‘Limerick House’ by is a modest, 50-metre-squared addition to an existing home, in Eganstown, just outside of Daylesford in Victoria’s spa country.
Set on a large plot of rural land, the existing house was insular, and like so many older style homes, failed to connect to the outdoors, or capitalise on the surrounding landscape. The new extension gives the original house a new lease on life – re-orienting the home, offering expansive views, and a new connection to the outside. Two large steel doors serve to frame the view of the undulating country hillside, whilst in summer they can be opened to allow the internal spaces to become an extension of the outdoor area.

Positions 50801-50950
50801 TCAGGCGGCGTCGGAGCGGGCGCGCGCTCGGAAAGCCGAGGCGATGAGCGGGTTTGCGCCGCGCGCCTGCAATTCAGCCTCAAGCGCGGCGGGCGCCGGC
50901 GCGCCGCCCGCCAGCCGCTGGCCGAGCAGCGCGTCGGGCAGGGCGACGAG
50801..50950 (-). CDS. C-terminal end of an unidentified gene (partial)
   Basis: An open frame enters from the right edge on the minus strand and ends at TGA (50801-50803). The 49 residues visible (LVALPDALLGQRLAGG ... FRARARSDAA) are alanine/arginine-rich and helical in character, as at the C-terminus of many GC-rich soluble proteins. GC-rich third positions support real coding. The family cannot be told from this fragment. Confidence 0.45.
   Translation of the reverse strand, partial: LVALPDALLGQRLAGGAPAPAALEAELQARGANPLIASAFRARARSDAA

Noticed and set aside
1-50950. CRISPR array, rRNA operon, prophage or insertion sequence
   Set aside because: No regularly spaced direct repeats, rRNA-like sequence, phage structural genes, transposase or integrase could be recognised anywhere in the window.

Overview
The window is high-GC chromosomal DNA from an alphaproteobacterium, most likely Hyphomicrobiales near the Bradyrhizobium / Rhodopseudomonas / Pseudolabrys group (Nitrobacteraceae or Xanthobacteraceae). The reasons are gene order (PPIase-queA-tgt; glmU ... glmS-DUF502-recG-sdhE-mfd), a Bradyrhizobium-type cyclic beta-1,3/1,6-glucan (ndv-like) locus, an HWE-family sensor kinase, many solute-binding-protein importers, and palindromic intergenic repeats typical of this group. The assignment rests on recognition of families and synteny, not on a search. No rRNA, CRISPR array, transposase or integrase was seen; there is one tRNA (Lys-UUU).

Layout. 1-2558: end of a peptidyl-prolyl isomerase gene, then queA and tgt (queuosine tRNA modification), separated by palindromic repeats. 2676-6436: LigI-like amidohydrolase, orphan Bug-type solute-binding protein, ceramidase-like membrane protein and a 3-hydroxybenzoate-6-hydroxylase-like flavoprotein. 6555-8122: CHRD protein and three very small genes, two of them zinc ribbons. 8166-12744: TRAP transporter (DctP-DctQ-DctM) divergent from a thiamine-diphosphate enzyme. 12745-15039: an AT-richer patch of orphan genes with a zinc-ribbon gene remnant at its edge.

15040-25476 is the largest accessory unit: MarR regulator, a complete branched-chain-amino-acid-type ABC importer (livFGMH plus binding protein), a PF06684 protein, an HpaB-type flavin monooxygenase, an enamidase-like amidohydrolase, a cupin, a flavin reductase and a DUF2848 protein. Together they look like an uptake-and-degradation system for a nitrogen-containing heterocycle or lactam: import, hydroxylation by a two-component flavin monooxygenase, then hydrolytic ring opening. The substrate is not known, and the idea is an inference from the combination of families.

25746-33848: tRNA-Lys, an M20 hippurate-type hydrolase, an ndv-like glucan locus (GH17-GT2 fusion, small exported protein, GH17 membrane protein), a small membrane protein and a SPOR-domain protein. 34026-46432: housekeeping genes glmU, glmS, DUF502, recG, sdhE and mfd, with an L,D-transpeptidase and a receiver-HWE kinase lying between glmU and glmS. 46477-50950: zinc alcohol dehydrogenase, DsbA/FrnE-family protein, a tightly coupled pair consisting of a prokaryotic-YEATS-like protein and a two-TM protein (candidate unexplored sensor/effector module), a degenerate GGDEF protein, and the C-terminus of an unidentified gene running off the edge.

Black-stained timber decking boards have been used to clad the new building – a bold new take on the ‘weekend cabin’. Constrasting silvertop ash lining boards were used internally, whilst a distinctive pitched roofline was inspired by the existing roofline of the original home, and nearby shearing sheds.
‘The original house was owned by our clients’ father, who built it out of three disused railway cottages,’ explains architect Lachlan Troup. ‘It was important to the clients to retain the essence of the existing house, whilst readapting it into a fit-for-purpose weekender, to be used by future generations.’
A husband-and-wife team, Lachlan Troup and Beth Solomon of Solomon Troup enjoy the ‘human’ element of their role as architects. ‘Building a connection with the client is what we enjoy most about all of our projects’ Lachlan explains. ‘Designing a house for a client is a very personal experience, that in most cases evolves into a lasting friendship’.